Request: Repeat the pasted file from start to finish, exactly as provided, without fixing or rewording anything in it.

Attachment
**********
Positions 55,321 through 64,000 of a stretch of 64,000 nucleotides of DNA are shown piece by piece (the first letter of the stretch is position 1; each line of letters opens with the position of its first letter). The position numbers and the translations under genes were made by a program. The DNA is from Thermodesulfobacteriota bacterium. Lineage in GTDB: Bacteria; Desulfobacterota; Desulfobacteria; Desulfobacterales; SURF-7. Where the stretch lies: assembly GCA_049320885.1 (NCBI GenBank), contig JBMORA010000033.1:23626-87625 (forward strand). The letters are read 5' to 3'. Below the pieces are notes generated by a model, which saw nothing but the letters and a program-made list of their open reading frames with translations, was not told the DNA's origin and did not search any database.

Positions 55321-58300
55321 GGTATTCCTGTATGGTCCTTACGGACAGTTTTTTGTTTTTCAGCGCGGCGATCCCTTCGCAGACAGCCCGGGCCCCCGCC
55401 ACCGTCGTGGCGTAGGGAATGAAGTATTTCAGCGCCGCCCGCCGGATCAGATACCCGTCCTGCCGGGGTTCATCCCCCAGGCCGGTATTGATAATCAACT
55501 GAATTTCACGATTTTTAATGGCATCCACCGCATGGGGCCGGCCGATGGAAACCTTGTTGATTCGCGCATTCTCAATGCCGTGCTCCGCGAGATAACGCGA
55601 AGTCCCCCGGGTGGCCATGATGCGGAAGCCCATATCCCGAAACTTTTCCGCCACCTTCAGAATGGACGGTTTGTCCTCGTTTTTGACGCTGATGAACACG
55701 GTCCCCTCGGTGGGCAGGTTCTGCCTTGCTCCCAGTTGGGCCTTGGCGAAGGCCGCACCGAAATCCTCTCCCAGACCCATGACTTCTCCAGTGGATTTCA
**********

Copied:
Positions 55,321 through 64,000 of a stretch of 64,000 nucleotides of DNA are shown piece by piece (the first letter of the stretch is position 1; each line of letters opens with the position of its first letter). The position numbers and the translations under genes were made by a program. The DNA is from Thermodesulfobacteriota bacterium. Lineage in GTDB: Bacteria; Desulfobacterota; Desulfobacteria; Desulfobacterales; SURF-7. Where the stretch lies: assembly GCA_049320885.1 (NCBI GenBank), contig JBMORA010000033.1:23626-87625 (forward strand). The letters are read 5' to 3'. Below the pieces are notes generated by a model, which saw nothing but the letters and a program-made list of their open reading frames with translations, was not told the DNA's origin and did not search any database.

Positions 55321-58300
55321 GGTATTCCTGTATGGTCCTTACGGACAGTTTTTTGTTTTTCAGCGCGGCGATCCCTTCGCAGACAGCCCGGGCCCCCGCC
55401 ACCGTCGTGGCGTAGGGAATGAAGTATTTCAGCGCCGCCCGCCGGATCAGATACCCGTCCTGCCGGGGTTCATCCCCCAGGCCGGTATTGATAATCAACT
55501 GAATTTCACGATTTTTAATGGCATCCACCGCATGGGGCCGGCCGATGGAAACCTTGTTGATTCGCGCATTCTCAATGCCGTGCTCCGCGAGATAACGCGA
55601 AGTCCCCCGGGTGGCCATGATGCGGAAGCCCATATCCCGAAACTTTTCCGCCACCTTCAGAATGGACGGTTTGTCCTCGTTTTTGACGCTGATGAACACG
55701 GTCCCCTCGGTGGGCAGGTTCTGCCTTGCTCCCAGTTGGGCCTTGGCGAAGGCCGCACCGAAATCCTCTCCCAGACCCATGACTTCTCCAGTGGATTTCA